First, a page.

Style & Shopping Features & Interviews

Justina Blakeney Actually Doesn’t Love Being an Interior Designer

The multihyphenate is so much more.

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The interior design business is a multifaceted one, with no singular path to success. In the spirit of demystifying the industry, we’re speaking to some of the most influential designers, bloggers, and creatives in the field to get the low-down on how they’re making it. Have any questions for your favorite designers? Submit them via our Instagram for a chance to have your queries featured in our Ask a Designer series. First up: Justina Blakeney.

She may be one of the most prominent figures in the contemporary design world, but Justina Blakeney has tried being a traditional interior designer and has decided it’s not for her.

“It was a lot of driving, a lot schlepping around, a lot of purchases and returns, and a lot of client negotiations and it just didn’t work with my personality,” says Blakeney, whose blog, The Jungalow, is often looked upon as the bible of bohemian design. “I am very creative and fast-moving. As my blog started to gain more popularity, what I was trying to hone in on was how I could be an interior designer without having to have clients.”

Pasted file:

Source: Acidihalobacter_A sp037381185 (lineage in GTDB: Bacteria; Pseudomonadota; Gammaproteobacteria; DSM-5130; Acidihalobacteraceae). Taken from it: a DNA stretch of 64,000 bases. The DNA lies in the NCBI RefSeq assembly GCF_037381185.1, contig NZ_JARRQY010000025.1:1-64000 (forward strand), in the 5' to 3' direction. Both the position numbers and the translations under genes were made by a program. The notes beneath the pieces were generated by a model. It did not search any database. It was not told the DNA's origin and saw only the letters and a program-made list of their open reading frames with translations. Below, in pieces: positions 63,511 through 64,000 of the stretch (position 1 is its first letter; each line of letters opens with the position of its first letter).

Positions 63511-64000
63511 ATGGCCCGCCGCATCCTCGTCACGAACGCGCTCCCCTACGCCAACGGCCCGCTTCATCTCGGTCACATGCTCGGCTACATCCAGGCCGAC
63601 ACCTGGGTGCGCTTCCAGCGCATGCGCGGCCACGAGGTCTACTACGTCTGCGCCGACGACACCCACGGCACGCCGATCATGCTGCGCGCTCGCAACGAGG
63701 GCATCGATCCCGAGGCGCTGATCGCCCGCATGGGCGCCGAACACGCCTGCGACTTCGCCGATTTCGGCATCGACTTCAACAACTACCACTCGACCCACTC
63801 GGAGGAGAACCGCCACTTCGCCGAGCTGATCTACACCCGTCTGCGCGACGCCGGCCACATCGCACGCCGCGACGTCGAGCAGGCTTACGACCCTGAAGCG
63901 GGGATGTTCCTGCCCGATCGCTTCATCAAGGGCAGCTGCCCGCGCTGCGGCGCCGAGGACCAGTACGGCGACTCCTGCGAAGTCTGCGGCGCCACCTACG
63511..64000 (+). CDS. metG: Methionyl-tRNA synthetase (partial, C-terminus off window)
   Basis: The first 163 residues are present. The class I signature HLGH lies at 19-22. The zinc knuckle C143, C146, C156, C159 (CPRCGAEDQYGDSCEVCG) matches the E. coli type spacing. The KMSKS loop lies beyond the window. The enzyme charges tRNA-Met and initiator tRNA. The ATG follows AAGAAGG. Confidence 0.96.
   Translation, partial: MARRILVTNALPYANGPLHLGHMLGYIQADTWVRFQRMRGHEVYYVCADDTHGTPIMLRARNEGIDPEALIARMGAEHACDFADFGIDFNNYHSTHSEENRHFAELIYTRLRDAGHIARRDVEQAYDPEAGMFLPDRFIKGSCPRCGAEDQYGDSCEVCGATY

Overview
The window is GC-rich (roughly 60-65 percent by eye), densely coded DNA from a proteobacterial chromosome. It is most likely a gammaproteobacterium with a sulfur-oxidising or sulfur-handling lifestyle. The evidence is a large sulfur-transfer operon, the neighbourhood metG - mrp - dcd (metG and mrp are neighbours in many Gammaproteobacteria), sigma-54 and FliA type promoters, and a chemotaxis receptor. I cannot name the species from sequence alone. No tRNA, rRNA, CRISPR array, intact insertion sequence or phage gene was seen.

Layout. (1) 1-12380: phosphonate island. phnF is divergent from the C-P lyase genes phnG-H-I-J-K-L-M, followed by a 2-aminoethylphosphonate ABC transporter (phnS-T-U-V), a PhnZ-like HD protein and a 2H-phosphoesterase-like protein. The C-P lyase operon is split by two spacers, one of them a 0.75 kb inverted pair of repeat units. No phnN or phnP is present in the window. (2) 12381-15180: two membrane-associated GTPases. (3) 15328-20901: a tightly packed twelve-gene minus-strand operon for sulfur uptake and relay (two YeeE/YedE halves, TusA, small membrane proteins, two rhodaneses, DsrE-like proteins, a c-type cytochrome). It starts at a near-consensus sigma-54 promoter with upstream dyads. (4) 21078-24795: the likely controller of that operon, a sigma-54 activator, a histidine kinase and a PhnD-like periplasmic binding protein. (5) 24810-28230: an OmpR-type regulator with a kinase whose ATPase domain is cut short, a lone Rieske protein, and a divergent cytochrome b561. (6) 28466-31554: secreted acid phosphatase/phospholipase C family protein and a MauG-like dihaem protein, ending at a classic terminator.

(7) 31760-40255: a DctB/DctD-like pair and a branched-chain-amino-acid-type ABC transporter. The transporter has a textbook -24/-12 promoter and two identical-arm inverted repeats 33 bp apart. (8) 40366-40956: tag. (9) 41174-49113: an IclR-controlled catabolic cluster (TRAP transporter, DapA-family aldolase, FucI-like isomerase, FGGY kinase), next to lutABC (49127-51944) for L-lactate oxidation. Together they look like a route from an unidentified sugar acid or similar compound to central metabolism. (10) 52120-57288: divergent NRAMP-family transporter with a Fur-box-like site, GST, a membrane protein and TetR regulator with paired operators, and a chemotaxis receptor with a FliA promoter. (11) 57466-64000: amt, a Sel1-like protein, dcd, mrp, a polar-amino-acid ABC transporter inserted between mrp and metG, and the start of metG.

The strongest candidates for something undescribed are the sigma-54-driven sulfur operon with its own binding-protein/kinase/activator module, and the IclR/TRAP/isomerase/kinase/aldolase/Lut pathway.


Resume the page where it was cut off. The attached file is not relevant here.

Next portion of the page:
Blakeney defines the term “multihyphenate.” You’ll be hard-pressed to find someone in the industry who wears so many hats and pulls them off equally with such aplomb. She has over a million followers spread out through three Instagram accounts. She regularly updates her blog, offering her followers easy DIYs and endless amounts of inspiration. She has created virtually every kind of home decor product possible, selling it all through collaborations with big retailers like Anthropologie or Target and her eponymous online shop. She has authored two design books as well as a slew of craft books. And she does it all with her signature candor and inimitable voice. She is, in short, the non-designer that every aspiring designer wants to be when they grow up.